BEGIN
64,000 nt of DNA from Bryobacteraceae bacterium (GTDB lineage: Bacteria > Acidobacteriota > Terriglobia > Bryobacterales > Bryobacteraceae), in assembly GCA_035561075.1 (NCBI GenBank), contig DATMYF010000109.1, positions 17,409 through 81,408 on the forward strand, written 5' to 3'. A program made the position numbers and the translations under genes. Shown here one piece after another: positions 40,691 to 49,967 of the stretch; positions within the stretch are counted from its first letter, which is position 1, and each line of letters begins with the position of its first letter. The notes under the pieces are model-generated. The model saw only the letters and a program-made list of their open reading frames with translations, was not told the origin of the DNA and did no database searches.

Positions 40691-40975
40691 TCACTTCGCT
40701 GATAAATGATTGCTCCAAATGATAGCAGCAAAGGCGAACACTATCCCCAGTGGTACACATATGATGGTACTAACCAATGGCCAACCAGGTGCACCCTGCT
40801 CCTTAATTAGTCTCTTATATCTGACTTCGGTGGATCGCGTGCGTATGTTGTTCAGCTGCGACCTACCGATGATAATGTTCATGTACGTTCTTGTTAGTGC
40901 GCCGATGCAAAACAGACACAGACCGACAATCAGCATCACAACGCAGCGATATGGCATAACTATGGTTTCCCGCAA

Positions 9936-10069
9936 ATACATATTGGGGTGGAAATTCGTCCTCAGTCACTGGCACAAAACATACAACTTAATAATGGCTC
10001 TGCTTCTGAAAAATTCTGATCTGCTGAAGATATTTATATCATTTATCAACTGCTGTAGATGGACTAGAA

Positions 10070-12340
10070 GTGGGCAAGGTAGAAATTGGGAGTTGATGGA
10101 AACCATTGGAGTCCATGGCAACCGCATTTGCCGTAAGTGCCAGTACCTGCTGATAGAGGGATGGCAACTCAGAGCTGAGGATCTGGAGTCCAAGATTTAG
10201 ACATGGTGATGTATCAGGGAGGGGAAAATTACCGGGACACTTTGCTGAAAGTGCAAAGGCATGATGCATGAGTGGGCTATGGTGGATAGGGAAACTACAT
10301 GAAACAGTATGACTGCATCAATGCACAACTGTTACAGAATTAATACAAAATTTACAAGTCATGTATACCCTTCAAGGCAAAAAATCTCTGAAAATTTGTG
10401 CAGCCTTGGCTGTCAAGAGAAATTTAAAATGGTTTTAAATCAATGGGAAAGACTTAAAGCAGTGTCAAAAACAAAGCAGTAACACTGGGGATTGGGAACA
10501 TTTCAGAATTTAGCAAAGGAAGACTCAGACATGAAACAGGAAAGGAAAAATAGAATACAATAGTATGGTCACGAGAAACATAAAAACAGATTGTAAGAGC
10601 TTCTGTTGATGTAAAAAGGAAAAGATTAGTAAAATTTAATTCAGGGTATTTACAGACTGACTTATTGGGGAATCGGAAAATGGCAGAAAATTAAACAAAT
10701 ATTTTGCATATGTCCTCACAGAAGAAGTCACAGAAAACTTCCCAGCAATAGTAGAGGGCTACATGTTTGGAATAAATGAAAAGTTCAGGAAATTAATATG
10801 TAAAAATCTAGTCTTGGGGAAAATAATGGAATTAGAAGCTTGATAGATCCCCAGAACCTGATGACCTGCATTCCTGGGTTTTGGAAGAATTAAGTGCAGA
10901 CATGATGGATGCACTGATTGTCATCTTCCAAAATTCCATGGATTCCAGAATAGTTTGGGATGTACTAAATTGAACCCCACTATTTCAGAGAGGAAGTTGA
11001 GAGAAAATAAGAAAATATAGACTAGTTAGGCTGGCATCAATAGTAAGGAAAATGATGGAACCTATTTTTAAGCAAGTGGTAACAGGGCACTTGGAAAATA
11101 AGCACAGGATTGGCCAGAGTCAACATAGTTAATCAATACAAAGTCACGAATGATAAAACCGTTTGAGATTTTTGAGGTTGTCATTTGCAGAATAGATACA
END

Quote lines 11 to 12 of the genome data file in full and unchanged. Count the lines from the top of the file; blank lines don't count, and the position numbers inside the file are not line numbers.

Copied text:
10070 GTGGGCAAGGTAGAAATTGGGAGTTGATGGA
10101 AACCATTGGAGTCCATGGCAACCGCATTTGCCGTAAGTGCCAGTACCTGCTGATAGAGGGATGGCAACTCAGAGCTGAGGATCTGGAGTCCAAGATTTAG